- 8 Kijong-dong (DMZ). On the North Korean side, this is a former village built up with fancy apartment blocks and a 160 m flagpole entered in the Guinness Book of World Records as the world's tallest — South Korea claims that nobody lives there, and refers to it as "Propaganda Village". Entry into the village is not permitted, but it is clearly visible from the JSA (although binoculars will come in handy).
Outside the DMZ
On the South Korean side, sites outside the DMZ can be visited more cheaply and with less hassle. An hourly train runs between Seoul and Imjingak for about ₩1,300 each way. Bus tours passing the Second and Third Tunnel cost ₩8,000. This is an excellent alternative for the DMZ tours, though it is not possible to visit Panmunjeom this way.
- Imjungak (Paju). A four-storey museum and observatory 7 km south of the DMZ, with views across the Imjin River towards the DMZ and North Korea. The train line to Pyongyang passes nearby. This is the closest you can get to the DMZ without security clearance. The museum is open daily 09:00-18:00.
- Second & Third Tunnel. Two of the four discovered underground tunnels that were secretly dug by the North Koreans into South Korean territory; there are suspicions that there are others. The tunnels are an interesting visit but if you are tall, they will be extremely uncomfortable to walk along the full distance allowed.
All tourist facilities for foreigners in the DPRK include a gift shop and the gateway to the DMZ is no exception. Just inside the concrete wall you can purchase Korean art and, of course, endless amounts of literature on Kim Il Sung and his son Kim Jong Il. Prices are reasonable.
"The Monastery" in Camp Bonifas — actually a former officers' club, whose members used to wear brown robes for ceremonies and call themselves the "Merry Mad Monks of the DMZ" — has a gift shop selling DMZ-related paraphernalia, including pieces of rusty barbed wire from the original demarcation line (₩25,000) as well as blueberry wine from North Korea (which is imported after a long detour via China).
The canteen in Camp Bonifas is no longer open to civilian visitors, so most tours now arrange a set lunch in a Korean restaurant outside of the DMZ: this is usually clearly stated as part of your tour package. Some snacks are available in the gift shop in Camp Bonifas.
There is no food available for purchase on the Northern side after leaving the gift shop unless your itinerary lists lunch in the Neutral Nations Supervisory Commission Restaurant in the former Czech/Polish settlement. For anybody else, the nearest restaurants will be in Kaesong.
Consumption of alcohol in the DMZ is prohibited and only allowed on special occasions.
There is no accommodation for the general public at Panmunjeom. Most visitors from the south day-trip from Seoul, while visitors from the north either do a long day-trip from Pyongyang or overnight in Kaesong.
Room and board at Camp Bonifas is restricted to active duty soldiers in the United States Armed Forces. However, retired servicemen who have received the Medal Of Honor might be able to stay on a "space available" basis. Contact the United Nations Command Security Battalion - Joint Security Area[dead link] for enquiries.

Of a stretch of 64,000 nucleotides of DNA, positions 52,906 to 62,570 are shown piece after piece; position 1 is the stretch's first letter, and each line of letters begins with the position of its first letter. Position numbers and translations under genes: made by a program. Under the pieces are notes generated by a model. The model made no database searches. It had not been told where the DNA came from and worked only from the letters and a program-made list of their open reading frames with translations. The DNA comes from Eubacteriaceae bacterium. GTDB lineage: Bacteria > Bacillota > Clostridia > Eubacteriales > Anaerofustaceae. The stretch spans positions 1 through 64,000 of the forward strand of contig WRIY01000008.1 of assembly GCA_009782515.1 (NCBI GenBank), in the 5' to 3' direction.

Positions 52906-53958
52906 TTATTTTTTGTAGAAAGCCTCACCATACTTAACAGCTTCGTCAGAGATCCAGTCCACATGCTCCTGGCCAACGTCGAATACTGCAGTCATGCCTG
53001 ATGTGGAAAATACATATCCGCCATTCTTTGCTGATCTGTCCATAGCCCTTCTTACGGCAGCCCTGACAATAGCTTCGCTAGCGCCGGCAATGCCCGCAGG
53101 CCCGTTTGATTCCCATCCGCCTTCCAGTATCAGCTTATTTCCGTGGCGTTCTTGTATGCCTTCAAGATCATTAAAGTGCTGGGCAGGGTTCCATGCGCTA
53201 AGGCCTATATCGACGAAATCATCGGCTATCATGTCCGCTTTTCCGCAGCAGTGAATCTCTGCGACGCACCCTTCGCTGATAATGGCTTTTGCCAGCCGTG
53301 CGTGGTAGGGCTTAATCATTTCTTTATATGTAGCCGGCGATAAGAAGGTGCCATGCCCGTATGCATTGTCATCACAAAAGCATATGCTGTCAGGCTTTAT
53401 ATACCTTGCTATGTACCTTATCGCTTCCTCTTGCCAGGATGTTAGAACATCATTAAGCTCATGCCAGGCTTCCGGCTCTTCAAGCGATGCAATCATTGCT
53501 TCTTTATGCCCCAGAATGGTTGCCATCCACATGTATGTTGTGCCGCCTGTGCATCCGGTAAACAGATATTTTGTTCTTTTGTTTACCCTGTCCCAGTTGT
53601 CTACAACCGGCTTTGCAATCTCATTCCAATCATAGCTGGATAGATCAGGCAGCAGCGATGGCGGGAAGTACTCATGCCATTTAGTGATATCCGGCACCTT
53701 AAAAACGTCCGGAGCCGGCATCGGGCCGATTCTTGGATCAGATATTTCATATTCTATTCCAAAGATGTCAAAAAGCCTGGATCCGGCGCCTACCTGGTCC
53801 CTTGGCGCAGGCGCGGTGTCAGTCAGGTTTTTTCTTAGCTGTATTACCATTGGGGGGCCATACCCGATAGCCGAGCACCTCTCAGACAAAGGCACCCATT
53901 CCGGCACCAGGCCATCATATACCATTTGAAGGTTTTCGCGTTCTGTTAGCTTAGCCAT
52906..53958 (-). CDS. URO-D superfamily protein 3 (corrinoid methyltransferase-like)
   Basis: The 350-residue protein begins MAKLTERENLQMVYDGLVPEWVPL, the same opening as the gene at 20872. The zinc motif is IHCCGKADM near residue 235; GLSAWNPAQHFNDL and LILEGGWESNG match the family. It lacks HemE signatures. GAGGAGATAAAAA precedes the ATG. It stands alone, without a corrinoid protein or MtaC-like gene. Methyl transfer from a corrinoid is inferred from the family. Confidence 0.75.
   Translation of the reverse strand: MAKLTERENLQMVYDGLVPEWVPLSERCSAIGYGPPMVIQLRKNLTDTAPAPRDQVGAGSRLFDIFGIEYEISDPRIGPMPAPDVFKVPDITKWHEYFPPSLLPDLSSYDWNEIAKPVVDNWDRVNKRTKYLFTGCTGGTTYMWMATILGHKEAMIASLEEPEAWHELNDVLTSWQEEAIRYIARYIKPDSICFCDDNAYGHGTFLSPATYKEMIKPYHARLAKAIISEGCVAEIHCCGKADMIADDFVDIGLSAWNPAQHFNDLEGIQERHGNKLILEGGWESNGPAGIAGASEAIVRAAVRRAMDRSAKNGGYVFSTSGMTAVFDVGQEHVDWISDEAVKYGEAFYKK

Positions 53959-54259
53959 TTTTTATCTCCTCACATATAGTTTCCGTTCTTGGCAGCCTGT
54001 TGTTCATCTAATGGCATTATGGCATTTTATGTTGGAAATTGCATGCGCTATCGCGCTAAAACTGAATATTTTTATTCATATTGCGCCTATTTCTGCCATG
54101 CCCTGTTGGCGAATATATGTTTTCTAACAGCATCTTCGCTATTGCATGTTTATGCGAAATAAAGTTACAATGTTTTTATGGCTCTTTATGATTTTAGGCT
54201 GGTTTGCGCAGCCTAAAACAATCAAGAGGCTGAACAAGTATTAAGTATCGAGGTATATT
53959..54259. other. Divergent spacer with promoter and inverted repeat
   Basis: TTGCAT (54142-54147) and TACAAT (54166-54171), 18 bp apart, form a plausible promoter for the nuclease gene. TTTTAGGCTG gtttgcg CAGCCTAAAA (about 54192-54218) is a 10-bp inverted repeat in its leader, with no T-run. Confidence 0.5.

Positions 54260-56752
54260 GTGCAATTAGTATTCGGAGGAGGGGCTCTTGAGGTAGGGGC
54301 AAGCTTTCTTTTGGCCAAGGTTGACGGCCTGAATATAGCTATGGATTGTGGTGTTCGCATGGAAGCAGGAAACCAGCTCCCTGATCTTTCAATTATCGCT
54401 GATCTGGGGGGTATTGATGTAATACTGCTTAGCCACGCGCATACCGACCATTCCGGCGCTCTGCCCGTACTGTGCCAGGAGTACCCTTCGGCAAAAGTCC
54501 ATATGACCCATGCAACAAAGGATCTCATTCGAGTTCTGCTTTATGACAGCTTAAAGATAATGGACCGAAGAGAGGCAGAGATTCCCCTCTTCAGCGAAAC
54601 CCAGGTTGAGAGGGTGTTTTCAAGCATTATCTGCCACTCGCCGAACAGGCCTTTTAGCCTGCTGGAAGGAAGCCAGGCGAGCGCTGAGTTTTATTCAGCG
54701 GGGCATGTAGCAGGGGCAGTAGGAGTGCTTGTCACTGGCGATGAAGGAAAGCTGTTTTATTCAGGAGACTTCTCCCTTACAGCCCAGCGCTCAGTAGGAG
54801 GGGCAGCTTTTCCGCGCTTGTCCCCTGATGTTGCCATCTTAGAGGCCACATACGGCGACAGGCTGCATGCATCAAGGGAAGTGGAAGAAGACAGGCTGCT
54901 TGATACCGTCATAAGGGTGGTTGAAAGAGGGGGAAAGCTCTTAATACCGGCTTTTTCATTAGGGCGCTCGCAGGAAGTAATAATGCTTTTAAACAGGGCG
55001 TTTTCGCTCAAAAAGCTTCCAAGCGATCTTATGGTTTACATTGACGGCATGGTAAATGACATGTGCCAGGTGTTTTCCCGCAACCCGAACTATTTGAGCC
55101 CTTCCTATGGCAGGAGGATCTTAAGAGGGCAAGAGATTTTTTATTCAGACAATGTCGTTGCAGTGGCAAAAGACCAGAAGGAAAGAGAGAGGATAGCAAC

From the South, a strict dress code [formerly dead link] applies for all visitors: "faddish, extreme, torn, tattered, frayed, overly provocative or otherwise inappropriate" clothing is not allowed. Sports clothes (incl. tracksuits), military clothing, oversized clothing, sheer clothing, sleeveless shirts/tops, tank tops, anything that bares the midriff or the buttocks and flip flop-type sandals are specifically banned; clean jeans with a clean T-shirt, on the other hand, are fine. The proclaimed purpose is twofold: one to make sure scruffy hippies don't end up on North Korea's propaganda posters, and the other to make sure ladies in miniskirts and high heels don't trip over and fall if somebody starts shooting.
Within the DMZ, photography outside designated points is not permitted, even from the tour bus. Your military escort will let you know when photography is allowed. Cameras are subject to inspection by the South Korean MPs. Lenses of up to 90 mm focal length are allowed (although, in practice, lenses slightly longer than this have been allowed). Tripods are prohibited. You must stay together with the group and follow the tour leader's instructions at all times. In the JSA pointing, waving and gesturing are all off-limits. Your group will be asked to walk around in two lines when in sight of the North Korean side.
From the North, visits to the DMZ are more casual than from the South and restrictions are minimal, although it is wise to show a level of respect and etiquette that befits the highly sensitive location. Unrestricted photography is permitted at the JSA and the Peace Museum. Elsewhere you will have to ask permission.
From the South, entry into the JSA/DMZ requires that you read and sign a disclaimer from the United Nations where you agree to accept responsibility for "injury or death as a direct result of enemy action". Although Panmunjeom remains in a state of ceasefire you should bear in mind that both Koreas still officially regard themselves as being at war with each other.
Your tour company will return your signed safety disclaimer to you after leaving Panmunjeom, so you get to keep a nice souvenir.
Tour companies can and do suspend tours at short notice if political tension escalates, and it's very unlikely that you'll be allowed into the DMZ if there's any real risk.
Visiting Panmunjeom is part of a high security guided tour, regardless whether you visit from the North or the South. Upon completion of your tour you will be escorted back to either Seoul, from the South, or continue your tour, from the North. There are no other options normally available.